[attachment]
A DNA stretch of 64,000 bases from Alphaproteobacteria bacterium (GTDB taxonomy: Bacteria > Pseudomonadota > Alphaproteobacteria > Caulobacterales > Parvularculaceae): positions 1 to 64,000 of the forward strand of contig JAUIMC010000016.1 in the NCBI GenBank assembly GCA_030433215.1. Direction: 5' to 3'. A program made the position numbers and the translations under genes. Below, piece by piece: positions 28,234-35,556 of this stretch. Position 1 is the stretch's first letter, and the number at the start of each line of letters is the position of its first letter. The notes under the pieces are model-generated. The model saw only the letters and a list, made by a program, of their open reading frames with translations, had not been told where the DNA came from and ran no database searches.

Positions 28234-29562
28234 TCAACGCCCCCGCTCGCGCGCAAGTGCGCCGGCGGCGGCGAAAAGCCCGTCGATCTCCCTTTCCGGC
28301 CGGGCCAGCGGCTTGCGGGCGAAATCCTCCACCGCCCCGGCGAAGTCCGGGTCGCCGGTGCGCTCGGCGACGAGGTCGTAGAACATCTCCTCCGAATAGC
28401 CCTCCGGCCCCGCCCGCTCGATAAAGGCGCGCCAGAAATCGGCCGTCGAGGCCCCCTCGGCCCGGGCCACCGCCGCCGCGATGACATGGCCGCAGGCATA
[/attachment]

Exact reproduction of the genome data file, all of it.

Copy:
A DNA stretch of 64,000 bases from Alphaproteobacteria bacterium (GTDB taxonomy: Bacteria > Pseudomonadota > Alphaproteobacteria > Caulobacterales > Parvularculaceae): positions 1 to 64,000 of the forward strand of contig JAUIMC010000016.1 in the NCBI GenBank assembly GCA_030433215.1. Direction: 5' to 3'. A program made the position numbers and the translations under genes. Below, piece by piece: positions 28,234-35,556 of this stretch. Position 1 is the stretch's first letter, and the number at the start of each line of letters is the position of its first letter. The notes under the pieces are model-generated. The model saw only the letters and a list, made by a program, of their open reading frames with translations, had not been told where the DNA came from and ran no database searches.

Positions 28234-29562
28234 TCAACGCCCCCGCTCGCGCGCAAGTGCGCCGGCGGCGGCGAAAAGCCCGTCGATCTCCCTTTCCGGC
28301 CGGGCCAGCGGCTTGCGGGCGAAATCCTCCACCGCCCCGGCGAAGTCCGGGTCGCCGGTGCGCTCGGCGACGAGGTCGTAGAACATCTCCTCCGAATAGC
28401 CCTCCGGCCCCGCCCGCTCGATAAAGGCGCGCCAGAAATCGGCCGTCGAGGCCCCCTCGGCCCGGGCCACCGCCGCCGCGATGACATGGCCGCAGGCATA